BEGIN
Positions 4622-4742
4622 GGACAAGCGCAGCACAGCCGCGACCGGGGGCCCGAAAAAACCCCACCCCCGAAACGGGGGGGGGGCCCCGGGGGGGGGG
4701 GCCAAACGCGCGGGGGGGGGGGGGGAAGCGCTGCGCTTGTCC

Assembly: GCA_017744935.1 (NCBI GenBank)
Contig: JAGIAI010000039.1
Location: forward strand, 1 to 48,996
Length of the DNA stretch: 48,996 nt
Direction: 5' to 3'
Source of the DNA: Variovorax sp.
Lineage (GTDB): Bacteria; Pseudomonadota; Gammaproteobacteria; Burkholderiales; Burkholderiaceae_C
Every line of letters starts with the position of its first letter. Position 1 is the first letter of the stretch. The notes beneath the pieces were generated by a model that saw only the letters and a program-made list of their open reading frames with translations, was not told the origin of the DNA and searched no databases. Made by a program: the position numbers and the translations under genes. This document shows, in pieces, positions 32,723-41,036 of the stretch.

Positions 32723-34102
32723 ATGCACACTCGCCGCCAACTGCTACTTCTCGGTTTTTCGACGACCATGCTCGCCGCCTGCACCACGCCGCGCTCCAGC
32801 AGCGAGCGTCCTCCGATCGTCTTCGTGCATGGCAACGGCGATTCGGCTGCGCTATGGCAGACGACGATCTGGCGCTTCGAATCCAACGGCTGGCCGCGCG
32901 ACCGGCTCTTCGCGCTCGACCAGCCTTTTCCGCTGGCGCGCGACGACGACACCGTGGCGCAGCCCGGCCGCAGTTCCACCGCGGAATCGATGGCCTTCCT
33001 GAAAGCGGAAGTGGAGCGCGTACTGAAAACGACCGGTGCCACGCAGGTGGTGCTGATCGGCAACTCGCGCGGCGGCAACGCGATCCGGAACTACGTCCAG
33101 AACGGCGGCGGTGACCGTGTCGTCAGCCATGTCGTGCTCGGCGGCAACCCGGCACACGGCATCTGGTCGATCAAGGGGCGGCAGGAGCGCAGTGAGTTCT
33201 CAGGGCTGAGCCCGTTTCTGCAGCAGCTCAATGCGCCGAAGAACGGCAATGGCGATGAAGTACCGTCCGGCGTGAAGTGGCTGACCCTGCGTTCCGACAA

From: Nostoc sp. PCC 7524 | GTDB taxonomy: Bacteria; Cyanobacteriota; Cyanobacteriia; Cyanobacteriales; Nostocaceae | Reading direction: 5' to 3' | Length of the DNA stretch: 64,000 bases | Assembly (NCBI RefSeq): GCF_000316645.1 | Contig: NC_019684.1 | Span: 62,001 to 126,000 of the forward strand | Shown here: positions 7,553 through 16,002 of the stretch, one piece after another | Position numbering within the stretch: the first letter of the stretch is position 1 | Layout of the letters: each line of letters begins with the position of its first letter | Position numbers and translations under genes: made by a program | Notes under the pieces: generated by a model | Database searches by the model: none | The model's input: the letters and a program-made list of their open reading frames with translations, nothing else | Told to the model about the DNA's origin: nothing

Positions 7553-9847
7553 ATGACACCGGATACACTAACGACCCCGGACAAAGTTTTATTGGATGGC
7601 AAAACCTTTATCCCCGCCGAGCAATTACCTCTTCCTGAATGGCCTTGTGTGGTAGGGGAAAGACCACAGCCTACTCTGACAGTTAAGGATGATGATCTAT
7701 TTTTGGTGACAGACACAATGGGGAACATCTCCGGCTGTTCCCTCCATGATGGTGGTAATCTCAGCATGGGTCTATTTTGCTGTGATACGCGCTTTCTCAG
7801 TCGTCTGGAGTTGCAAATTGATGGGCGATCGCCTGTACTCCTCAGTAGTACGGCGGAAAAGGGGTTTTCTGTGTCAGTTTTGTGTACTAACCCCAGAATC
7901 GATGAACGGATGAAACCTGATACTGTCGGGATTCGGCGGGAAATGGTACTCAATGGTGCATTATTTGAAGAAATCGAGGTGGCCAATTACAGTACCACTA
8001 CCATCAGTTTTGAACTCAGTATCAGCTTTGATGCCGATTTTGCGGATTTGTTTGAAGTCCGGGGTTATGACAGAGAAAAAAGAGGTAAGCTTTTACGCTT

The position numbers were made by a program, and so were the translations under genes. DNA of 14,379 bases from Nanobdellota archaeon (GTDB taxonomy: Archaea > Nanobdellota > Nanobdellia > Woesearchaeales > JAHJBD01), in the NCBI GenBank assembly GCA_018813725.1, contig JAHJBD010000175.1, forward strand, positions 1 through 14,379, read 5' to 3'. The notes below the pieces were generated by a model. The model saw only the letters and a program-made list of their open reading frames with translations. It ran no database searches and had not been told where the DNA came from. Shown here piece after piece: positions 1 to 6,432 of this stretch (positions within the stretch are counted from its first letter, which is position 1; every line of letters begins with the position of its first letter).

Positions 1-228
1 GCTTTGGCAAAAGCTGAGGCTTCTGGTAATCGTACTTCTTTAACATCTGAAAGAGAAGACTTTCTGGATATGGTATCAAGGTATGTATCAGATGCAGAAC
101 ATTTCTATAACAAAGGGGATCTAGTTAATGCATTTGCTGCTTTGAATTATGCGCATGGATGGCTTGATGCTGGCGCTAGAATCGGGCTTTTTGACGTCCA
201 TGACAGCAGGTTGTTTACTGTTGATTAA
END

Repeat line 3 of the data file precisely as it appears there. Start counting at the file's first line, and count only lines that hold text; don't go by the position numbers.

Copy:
4701 GCCAAACGCGCGGGGGGGGGGGGGGAAGCGCTGCGCTTGTCC